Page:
The issue of rights of way at a roundabout in France is explained by Paul Trajectoire-de-Collision of the Association for Road Safety Education“We have a very simple system when it comes to rights of way on “carrefours à sens giratoire”, as roundabouts are correctly called.  The driver of the bigger vehicle has right of way, except when the other driver cannot see him, e.g. because he is lighting a cigarette or texting while re-tuning his radio. In those cases no-one gives way.

The driver of this vehicle has priority unless you are lighting a cigarette or texting on your phone

Of course these rules do not apply in Paris. Pierre goes on to explain that not all roundabouts are roundabouts. “Most French roundabouts are “carrefours à sens giratoire” but we also have a special type of roundabout in Paris that we call a “rond-point”. This is a system we devised for Parisiens because the normal roundabout is rather commonplace and therefore unsuitable for their sophisticated tastes“.

On a “rond-point”, he explains, there are no road signs or road markings and those already on the roundabout have no priority over those coming on, resulting in a free-for-all similar to Brownian Motion. The best known example is the roundabout of the Place de l’Etoile (Arc de Triomphe). “These also serve to show non-Parisiens how superior Paris drivers are, and to deter provincial peasants from driving in our beautiful capital city.”

Parisian drivers teach a lesson to a car with an “out of town” number plate at the Arc de Triomphe

Pedestrian Crossings and Roundabouts

Senateur LePot-de-Vin, chairman of the Committee for Placing Pedestrian Crossings and Stop Signs in Places You’d Never Expect to Find Them explains, “Pedestrian crossings are strategically placed at the exits of roundabouts.  This is the safest place for them, as drivers have not had a chance to accelerate before they have to brake because someone is meandering across the road like a blind escargot or has stopped halfway to chat with an acquaintance.”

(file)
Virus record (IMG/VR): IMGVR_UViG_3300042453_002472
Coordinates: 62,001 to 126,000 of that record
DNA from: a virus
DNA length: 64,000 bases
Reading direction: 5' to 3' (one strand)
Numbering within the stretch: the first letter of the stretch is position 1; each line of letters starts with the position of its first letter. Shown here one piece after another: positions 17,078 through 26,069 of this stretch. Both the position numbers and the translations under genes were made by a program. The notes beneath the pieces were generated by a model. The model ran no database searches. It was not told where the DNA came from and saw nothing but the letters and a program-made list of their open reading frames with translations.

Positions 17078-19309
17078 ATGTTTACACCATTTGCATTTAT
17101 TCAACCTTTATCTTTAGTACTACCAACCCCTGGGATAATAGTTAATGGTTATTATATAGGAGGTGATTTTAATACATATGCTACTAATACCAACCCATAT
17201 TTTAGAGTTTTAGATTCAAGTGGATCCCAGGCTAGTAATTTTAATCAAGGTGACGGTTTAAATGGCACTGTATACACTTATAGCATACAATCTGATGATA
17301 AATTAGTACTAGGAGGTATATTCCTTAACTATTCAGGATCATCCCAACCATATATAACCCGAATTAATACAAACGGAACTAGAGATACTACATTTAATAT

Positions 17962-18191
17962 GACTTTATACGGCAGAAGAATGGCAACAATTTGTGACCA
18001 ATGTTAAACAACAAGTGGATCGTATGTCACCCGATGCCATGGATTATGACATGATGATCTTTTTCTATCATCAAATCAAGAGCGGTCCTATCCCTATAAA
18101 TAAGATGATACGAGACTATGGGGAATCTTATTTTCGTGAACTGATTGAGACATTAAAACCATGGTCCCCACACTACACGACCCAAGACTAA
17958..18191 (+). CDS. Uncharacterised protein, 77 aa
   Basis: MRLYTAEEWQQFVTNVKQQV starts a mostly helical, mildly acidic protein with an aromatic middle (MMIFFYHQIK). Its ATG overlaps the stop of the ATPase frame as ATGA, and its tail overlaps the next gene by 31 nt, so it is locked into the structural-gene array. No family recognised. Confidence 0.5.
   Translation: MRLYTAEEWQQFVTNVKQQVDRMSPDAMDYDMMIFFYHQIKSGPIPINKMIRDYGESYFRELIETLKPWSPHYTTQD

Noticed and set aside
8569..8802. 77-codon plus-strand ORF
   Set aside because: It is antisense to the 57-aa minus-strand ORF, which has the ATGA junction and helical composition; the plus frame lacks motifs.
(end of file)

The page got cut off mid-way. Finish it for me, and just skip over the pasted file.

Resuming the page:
Proposed roundabout/pedestrian crossing where pedestrians can meet and chat in the middle.

He continues, “To save costs our crossings are often made using emulsion paint. Whilst this renders them virtually invisible after a few days, it should not affect local drivers, and most other drivers ignore them anyway. Constant repainting also gives our municipal workers something to do, it keeps them off the streets as they say. Except it’s the opposite.

A perfectly repainted “passage piéton” one year after installation

Outraged Expats on Facebook

British Expats on Facebook are outraged by the new guidelines.  Ben Dover runs a Facebook group where people can whinge about important Expat issues such as the quality of paint and the price of Marmite in supermarkets, and bang on about the superiority of over  Ben says, “It’s outrageous! We are up in arms over this.  For years we Brits have been telling the rest of Europe how appallingly they drive and we don’t need them to tell us how to do drive badly – we can do that ourselves, merci. ”

Will this advice help you to drive more safely? Leave your comments above. Or below. Who knows. Above all don’t take it seriously.